3.3. The Sound of Computers

Another very popular output device is the sound card. As an output device, the sound card is responsible for sending sound data to the speakers, but can also be used as an input device by lining-in an external source to the card. For example, you could line-in a stereo system through your sound card and convert some old audio tapes to MP3 files.

The sound card contains a DAC that converts the digital data from the computer into analog signals that create the sound. The sound card has a number of ports on the back that allow you to connect both output devices and input devices:

  • Line-in: The Line-in port is used to connect your CD player or stereo system and use it as a source for what the sound card plays. A great idea to get your old tapes to MP3 format!

  • Mic: Connect a microphone, which acts as a source for information being recorded.

  • Headphones: Connect your headphones.

  • Line-out: Just like you can connect your stereo to the computer via the Line-in port, you can also take sound on the computer and "line it out" to the stereo.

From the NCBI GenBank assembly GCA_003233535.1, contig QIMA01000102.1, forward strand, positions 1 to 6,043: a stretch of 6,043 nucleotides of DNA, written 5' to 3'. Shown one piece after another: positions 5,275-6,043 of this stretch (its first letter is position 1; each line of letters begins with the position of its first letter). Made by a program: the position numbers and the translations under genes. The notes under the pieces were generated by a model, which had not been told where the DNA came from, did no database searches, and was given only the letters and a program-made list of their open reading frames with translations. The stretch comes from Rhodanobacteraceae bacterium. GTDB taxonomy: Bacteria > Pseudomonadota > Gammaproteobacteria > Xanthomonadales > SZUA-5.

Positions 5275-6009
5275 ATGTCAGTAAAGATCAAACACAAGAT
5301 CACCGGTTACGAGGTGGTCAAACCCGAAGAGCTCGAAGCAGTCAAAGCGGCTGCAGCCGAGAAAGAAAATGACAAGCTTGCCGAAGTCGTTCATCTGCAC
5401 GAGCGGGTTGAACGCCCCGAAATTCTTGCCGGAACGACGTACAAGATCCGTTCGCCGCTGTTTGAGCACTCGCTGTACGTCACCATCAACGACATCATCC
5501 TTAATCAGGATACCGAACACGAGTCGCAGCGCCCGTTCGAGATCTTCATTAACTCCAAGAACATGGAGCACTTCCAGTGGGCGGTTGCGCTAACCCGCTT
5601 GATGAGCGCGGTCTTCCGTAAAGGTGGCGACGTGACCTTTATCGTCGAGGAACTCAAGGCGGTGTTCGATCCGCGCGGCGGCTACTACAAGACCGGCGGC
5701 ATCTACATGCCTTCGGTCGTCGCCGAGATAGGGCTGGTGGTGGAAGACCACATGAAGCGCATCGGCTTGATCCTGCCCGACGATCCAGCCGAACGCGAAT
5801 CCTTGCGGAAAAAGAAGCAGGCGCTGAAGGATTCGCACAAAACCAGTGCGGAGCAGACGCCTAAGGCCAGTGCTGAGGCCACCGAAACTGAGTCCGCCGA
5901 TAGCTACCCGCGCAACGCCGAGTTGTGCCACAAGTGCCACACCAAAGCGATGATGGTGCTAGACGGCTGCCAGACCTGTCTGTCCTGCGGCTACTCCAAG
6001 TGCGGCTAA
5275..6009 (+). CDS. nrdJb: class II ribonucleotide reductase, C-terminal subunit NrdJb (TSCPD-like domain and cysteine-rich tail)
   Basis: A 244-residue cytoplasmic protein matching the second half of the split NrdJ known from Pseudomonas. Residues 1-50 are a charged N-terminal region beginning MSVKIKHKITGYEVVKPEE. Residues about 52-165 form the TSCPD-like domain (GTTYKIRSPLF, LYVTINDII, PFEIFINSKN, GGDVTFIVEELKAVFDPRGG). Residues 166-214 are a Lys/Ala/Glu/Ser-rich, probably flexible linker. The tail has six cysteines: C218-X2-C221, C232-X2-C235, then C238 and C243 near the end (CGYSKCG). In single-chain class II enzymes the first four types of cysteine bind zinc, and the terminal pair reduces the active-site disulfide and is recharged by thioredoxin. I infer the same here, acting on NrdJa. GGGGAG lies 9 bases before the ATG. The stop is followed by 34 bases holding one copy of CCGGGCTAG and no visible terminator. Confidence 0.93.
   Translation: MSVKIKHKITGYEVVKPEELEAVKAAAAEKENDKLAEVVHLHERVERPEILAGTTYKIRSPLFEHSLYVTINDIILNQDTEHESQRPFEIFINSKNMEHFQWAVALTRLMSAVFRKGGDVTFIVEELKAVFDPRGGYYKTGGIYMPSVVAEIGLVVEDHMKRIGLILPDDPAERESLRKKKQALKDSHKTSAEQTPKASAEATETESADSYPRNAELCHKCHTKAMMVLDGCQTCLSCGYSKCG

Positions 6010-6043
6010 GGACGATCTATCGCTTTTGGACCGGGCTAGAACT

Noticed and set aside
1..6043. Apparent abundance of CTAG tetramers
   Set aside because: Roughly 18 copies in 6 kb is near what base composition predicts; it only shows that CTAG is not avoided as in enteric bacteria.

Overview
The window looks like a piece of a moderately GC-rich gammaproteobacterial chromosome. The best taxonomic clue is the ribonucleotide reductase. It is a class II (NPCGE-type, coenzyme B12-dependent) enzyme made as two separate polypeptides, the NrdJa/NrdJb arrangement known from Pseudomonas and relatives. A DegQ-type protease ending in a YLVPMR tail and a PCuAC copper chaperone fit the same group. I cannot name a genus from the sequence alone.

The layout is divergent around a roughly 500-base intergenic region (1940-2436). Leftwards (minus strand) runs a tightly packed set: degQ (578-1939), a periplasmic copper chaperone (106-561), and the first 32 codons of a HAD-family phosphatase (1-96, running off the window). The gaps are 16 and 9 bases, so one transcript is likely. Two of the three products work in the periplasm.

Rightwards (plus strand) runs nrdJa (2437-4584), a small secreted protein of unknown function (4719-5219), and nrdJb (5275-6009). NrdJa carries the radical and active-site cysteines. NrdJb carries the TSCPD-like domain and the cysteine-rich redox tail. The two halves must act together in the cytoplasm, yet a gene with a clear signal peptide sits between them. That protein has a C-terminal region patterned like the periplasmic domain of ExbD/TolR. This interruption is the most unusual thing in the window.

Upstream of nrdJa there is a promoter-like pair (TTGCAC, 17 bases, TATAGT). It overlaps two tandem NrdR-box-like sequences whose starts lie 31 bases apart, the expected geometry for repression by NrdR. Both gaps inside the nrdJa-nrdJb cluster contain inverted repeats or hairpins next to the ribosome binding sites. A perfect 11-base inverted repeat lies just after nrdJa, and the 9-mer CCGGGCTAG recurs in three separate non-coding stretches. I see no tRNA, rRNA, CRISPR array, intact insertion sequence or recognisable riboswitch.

3.3.1. Types of sound cards

You can find a number of different types of sound cards. The most popular interfaces for a sound card are as follows:

  • Industry Standard Architecture (ISA): ISA cards were a popular choice on older systems and in the early Pentium days, so you still might encounter one from time to time. An ISA card runs at 8 MHz and is only 16-bit.

  • Peripheral Component Interconnect (PCI): Today's systems use PCI sound ...

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